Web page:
I pass the mirror with a critical eye, noticing the way my favorite jeans make my thighs look big.
I wake up thinking about how my marriage isn’t where I want it to be and immediately start thinking of ways to improve it. I walk through my house drawn to every little thing that’s out of place. I hate that I ran out of fresh organic fruit on Friday and sent my kid pre-packaged mandarin oranges in his lunch. On and on through the day, I can’t help but take note of things around me, large and small, that just aren’t perfect. I’m resigned to most of them, but truth be told, I hate that perfection is out of reach. In my head, I know it is, but I can’t quite give up the struggle to have it. Perfectionism is torture.
There are standards of perfection everywhere we look, especially for women. A quick peek at any media will tell you that there’s an ideal woman, and you are not it.
You should be 25 years old (enjoy that one year). You should be a size 2 with lean, toned muscles and long hair that falls in perfect waves. Your skin is just the right tone—not too pale or too dark. Your breasts should sit up high and perky (even if you’ve nursed a couple kids). Oh, and if you ever do have those kids, they should be happy and beautifully dressed; gurgling quietly on your lap while you kick ass on a conference call. You have a successful career (because every self-respecting woman should) where you steadily grow professionally and make amazing money because of your perfectly chosen major in college. You go on fabulous dates with your boyfriend or husband to candlelit dinners by the beach. Your home is on-trend with perfect touches like that handmade, live-edge table that Joanna Gaines herself would envy. On it, you serve homemade, organic meals for whoever is in your home. You probably grew the cilantro in your herb garden out back. It goes without saying that you always shop local (never Amazon Prime!) with several very close girlfriends—whom you’d never bail on at the last minute because you’re tired. You’re too good a friend for that. You do it all with a look on your face that lets everyone around you know it’s really no big deal.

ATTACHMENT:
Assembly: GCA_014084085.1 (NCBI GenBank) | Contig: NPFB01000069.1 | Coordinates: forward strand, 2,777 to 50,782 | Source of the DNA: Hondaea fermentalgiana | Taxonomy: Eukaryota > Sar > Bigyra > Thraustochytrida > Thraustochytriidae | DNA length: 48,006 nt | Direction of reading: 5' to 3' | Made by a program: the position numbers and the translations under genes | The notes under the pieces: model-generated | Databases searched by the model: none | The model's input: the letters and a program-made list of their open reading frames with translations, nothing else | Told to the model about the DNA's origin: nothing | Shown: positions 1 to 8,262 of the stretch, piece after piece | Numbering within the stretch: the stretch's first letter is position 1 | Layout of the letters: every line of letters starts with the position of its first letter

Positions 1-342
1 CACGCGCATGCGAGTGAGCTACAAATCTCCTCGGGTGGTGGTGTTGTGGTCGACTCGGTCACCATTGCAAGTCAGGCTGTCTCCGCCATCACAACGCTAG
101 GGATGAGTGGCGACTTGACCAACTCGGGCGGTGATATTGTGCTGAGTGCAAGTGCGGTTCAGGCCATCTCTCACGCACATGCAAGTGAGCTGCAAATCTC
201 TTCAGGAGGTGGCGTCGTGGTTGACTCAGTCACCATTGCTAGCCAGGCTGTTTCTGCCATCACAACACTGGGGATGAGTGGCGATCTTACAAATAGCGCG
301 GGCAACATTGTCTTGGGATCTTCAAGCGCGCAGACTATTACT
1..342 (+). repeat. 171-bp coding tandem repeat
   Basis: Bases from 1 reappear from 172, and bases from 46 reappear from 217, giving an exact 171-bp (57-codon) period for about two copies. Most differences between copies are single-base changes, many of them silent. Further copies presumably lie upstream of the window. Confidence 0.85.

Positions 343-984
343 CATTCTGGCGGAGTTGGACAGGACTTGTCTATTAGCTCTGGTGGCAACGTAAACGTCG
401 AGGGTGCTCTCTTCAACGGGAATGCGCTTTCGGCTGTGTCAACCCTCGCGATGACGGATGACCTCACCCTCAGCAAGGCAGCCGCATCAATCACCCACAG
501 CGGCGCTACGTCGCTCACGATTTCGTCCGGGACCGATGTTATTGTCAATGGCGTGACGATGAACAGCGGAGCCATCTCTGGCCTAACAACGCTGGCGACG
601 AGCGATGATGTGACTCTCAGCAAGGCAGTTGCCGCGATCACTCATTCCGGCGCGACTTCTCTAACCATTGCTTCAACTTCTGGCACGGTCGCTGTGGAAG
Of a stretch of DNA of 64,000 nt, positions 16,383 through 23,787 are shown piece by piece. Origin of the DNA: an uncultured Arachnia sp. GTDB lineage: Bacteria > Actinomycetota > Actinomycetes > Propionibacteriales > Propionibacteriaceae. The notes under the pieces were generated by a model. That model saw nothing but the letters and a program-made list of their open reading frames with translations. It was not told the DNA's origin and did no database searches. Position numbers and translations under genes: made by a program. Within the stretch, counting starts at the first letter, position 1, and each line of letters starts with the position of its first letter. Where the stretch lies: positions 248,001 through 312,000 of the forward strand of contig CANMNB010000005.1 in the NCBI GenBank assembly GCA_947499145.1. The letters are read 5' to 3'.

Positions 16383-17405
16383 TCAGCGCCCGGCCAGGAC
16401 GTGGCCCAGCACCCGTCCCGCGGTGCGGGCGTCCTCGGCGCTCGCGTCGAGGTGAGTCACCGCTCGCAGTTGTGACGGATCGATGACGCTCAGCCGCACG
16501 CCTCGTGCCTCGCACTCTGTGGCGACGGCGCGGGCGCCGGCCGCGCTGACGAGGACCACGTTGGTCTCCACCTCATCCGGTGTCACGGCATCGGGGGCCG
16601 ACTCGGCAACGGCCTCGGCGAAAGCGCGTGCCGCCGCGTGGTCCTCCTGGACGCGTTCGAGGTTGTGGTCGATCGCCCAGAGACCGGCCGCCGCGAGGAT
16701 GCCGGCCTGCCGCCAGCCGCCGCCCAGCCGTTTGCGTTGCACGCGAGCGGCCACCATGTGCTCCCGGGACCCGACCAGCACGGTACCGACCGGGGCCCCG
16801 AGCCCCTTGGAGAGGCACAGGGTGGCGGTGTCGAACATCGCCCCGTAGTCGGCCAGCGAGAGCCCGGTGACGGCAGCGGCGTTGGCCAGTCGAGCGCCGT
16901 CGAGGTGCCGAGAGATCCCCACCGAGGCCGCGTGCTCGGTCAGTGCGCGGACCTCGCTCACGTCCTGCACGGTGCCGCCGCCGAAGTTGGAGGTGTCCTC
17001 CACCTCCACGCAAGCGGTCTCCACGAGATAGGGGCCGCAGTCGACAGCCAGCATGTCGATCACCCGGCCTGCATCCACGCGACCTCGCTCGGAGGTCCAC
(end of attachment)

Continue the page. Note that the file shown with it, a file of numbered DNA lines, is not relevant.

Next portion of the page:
I think women are catching on to the ridiculousness of all this. We are tired of being presented with this landslide of impossible standards. Honestly? We’re kind of pissed. It is defeating to be presented in each generation with a new set of impossible standards to meet. Women are revolting against them like never before.
We are calling B.S. Because of this, there’s a new message growing out there. Women are eating it up because it feels like such a relief. Actually, this message is no better than all the perfectionistic gold-standards we’re sold, but it’s devious because it masquerades as relief and truth. However, it is not—and can not—lead us to the freedom from perfectionism we so desperately need.
This new message is: “You don’t need to change a thing. You’re perfect just the way you are.”
Though at first, it seems to help, it doesn’t reject perfection at all. It just says you’re already there. However you are. Whatever you’re like. In any state of affairs or any flaws of character, you are just fine the way you are. Really?! Are you?! I’m certainly not. This message just rings hollow to me. No matter how many times I’m told that I’m fine the way I am, I have something deep in me that knows that’s simply not true; that sees the way my imperfections can cause hurt or havoc for me or others.
I’m really not fine the way I am. And I certainly cannot be perfect. So what is the answer?!
It’s natural to want things to be perfect. We were actually made in and for perfection. When God created humans, he made women and men for perfect relationship with him, perfect relationship with one another, and in perfect harmony with the earth and everything on it. But since sin entered the world with the very first people, none of us has ever lived in the perfection we were designed for. The yearning is inside all of us to return to it—somehow, some way.